With a madly growing trove of photos and videos (at the moment about 140 billion photos along), Facebook is a must-post location. But Google+ takes higher-quality uploads. This is a case where tech specs actually matter.
Facebook now allows sharing of pictures up to 960 x 720 pixels, about seven-tenths of a megapixel. That’s fine for viewing online, but not for archiving high-quality copies.
Google+ takes photos up to 2,048 pixels on each side—about four megapixels, assuming an unlikely square photo. But Google+ can also link to pictures on Google’s photo-sharing site, Picasa, where image size is unlimited. Picasa holds up to a gigabyte of large pictures for free, and renting extra storage is pretty cheap. So one upload takes care of archiving and social-network sharing.
Google+ also takes videos at up to the maximum HD resolution, known as 1080p. Each video can be up to 15 minutes long. Facebook limits video to 1280 x 720-pixel resolution and a 20 minute duration.
Quality and easy archiving trump quantity.
Who sees all these posts? With both Facebook and Google+, filtering the audience is pretty easy using lists. Building and maintaining friend lists used to be a chore with Facebook, as even Mark Zuckerberg once agreed. But recent changes make it a lot easier. That cluttered left navigation column is handy for its prominent placement of friend lists. Simply clicking on one brings up the news feeds for everyone in the group. A “Manage Lists” button on the top right of the page allows filtering what shows up (status, photos, game updates…) as well as quickly editing the list to add or remove people.
Facebook also provides a jumpstart by automatically creating a few “Smart Lists” based on a user’s profile—with groupings for Facebook friends who went to the same school, worked at the same job or even live in the same city.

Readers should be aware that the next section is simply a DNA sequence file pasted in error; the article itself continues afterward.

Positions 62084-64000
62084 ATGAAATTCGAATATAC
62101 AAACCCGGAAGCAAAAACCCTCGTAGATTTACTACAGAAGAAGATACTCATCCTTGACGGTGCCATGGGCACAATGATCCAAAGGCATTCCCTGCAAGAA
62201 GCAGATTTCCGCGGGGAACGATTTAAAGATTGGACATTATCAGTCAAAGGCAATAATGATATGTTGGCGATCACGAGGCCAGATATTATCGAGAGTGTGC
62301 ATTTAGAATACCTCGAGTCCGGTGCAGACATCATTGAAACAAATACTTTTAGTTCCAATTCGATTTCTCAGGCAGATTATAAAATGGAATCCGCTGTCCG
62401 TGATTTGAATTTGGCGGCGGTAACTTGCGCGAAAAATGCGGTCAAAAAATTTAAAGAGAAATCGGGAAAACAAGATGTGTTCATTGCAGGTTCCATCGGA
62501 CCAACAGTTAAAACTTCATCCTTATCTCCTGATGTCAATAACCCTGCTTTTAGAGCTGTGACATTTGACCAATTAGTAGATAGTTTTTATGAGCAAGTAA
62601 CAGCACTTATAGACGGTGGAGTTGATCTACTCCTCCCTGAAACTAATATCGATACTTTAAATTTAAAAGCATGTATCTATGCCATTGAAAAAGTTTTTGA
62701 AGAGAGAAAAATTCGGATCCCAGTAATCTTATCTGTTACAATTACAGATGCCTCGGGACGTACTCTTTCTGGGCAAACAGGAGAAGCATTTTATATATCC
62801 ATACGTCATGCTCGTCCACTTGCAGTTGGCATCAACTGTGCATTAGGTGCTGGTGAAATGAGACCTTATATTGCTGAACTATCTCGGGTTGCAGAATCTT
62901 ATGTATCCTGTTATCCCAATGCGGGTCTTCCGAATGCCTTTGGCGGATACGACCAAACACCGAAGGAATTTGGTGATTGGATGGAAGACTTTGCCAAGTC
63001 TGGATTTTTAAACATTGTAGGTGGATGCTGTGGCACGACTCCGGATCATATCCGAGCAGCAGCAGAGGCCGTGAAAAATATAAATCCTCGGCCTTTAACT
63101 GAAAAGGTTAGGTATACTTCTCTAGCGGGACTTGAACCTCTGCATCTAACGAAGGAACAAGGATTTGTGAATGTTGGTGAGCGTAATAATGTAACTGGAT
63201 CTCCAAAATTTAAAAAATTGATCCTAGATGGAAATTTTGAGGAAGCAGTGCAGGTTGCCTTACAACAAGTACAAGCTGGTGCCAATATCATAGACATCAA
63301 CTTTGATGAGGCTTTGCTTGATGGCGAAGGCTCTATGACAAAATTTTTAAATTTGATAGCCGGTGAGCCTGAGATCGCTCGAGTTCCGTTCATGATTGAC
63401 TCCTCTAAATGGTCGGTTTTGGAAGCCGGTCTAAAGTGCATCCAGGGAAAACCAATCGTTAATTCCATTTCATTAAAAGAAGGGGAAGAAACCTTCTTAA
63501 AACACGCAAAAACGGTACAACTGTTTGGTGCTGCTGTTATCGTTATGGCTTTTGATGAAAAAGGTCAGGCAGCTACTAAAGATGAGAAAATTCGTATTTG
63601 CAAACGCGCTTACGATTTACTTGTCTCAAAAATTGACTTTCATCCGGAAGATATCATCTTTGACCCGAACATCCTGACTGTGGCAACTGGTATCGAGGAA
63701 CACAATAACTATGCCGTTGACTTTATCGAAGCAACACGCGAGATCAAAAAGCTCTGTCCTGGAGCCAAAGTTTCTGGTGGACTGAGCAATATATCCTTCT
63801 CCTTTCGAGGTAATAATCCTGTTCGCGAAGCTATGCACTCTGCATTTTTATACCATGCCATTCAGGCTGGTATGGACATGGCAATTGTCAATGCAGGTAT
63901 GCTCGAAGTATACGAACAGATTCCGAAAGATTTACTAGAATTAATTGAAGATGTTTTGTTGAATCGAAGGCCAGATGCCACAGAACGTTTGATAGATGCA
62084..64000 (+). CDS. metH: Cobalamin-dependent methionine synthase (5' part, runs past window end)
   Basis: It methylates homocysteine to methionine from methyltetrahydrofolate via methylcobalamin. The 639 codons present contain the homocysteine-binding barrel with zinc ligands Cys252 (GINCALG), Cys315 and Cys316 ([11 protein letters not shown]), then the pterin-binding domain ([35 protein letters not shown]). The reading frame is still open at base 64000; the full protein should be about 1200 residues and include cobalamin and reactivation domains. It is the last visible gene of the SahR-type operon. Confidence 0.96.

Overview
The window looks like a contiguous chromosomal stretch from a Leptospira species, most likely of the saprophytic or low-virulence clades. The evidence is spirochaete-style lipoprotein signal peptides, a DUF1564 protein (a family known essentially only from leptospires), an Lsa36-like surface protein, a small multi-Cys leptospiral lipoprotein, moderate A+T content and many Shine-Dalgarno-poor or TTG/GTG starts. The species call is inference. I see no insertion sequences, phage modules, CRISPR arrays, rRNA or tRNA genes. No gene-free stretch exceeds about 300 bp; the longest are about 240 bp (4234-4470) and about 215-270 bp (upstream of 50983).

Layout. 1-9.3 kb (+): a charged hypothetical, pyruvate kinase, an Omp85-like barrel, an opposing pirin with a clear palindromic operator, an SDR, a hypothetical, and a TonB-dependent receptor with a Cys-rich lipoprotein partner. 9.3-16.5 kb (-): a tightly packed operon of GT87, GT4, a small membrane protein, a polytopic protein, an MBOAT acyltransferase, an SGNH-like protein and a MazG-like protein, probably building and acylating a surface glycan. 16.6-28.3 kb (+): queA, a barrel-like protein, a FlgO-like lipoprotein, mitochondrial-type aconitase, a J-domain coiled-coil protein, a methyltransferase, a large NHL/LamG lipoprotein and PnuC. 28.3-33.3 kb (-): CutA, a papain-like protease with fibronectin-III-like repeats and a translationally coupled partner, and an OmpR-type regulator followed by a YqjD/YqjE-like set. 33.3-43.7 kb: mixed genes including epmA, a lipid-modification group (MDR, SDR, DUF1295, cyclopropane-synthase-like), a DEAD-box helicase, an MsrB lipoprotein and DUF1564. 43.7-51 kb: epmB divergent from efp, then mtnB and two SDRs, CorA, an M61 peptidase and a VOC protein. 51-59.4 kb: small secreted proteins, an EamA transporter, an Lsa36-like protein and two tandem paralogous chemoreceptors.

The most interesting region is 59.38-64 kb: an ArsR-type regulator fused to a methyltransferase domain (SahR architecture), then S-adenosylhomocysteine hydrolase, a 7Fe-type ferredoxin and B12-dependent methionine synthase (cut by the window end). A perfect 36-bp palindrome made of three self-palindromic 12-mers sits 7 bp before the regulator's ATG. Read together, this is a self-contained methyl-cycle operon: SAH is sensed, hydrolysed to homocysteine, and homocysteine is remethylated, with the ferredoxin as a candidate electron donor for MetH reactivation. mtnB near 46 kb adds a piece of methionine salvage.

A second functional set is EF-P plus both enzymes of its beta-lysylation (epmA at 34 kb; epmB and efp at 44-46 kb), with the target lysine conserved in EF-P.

Friend lists are central to Google+. As soon as people start, they create lists by looking up people and dragging their icons into various circles, such as Family, Friends and Acquaintances. Users can create as many circles as they like (and put the same person in any number of them), but Google+ won’t suggest any groupings, as Facebook’s Smart Lists do. (Google has hinted that such a feature may come later, though.)
Building Circles can be tedious, but it can also raise intriguing questions. Who really is a friend? Who counts as an acquaintance? Are all family members also friends?
People can share a Circle—say one for members of a club—with others, who then have the option to add or delete members. Like with Twitter, users can also make a Circle available to the public, say a hotlist of celebrities or experts in a topic whom a lot of people may want to follow.
Automatic Smart Lists provide a good start. And other lists are easy to customize by quickly changing members or selecting what kinds of updates appear.
Approaching 1 billion members, Facebook has a lot of interesting people, but not all of them can be friends. As with Twitter, Facebook allows users to follow posts from users who are not actual “friends” by subscribing to feeds of their public status updates. All those followed-but-not-friended people appear in a single list called “Subscriptions.”
Google+ has a whole different perspective—much more like Twitter’s. A user can follow anyone and file them in any number of Circles, whether or not that person reciprocates by following back. So someone who is not a friend of Lady Gaga can still add her to multiple circles, such as Celebs and Musicians. She could even be put in a list called Family, for fans who feel a special bond.
Google+ has a smarter approach. Ashton Kutcher and Guy Kawasaki may both be worth following, but their posts may not go together very well. Filing them in different circles allows for smarter following.
Messaging, Chat and Video
Facebook and Twitter are taking the place of email for many people, and Skype often replaces the phone. In messaging and chat, Facebook and Google+ are nearly identical. For messages, just pick a name and type. Facebook also offers something like a spam filter—a separate section for messages that appear to be mass mailings, scams or just unwanted notes from random people. It works quite well, but too stealthily, accessed by clicking on the tiny word Other under the messages icon. This approach makes it very easy to miss plenty of messages that are actually important.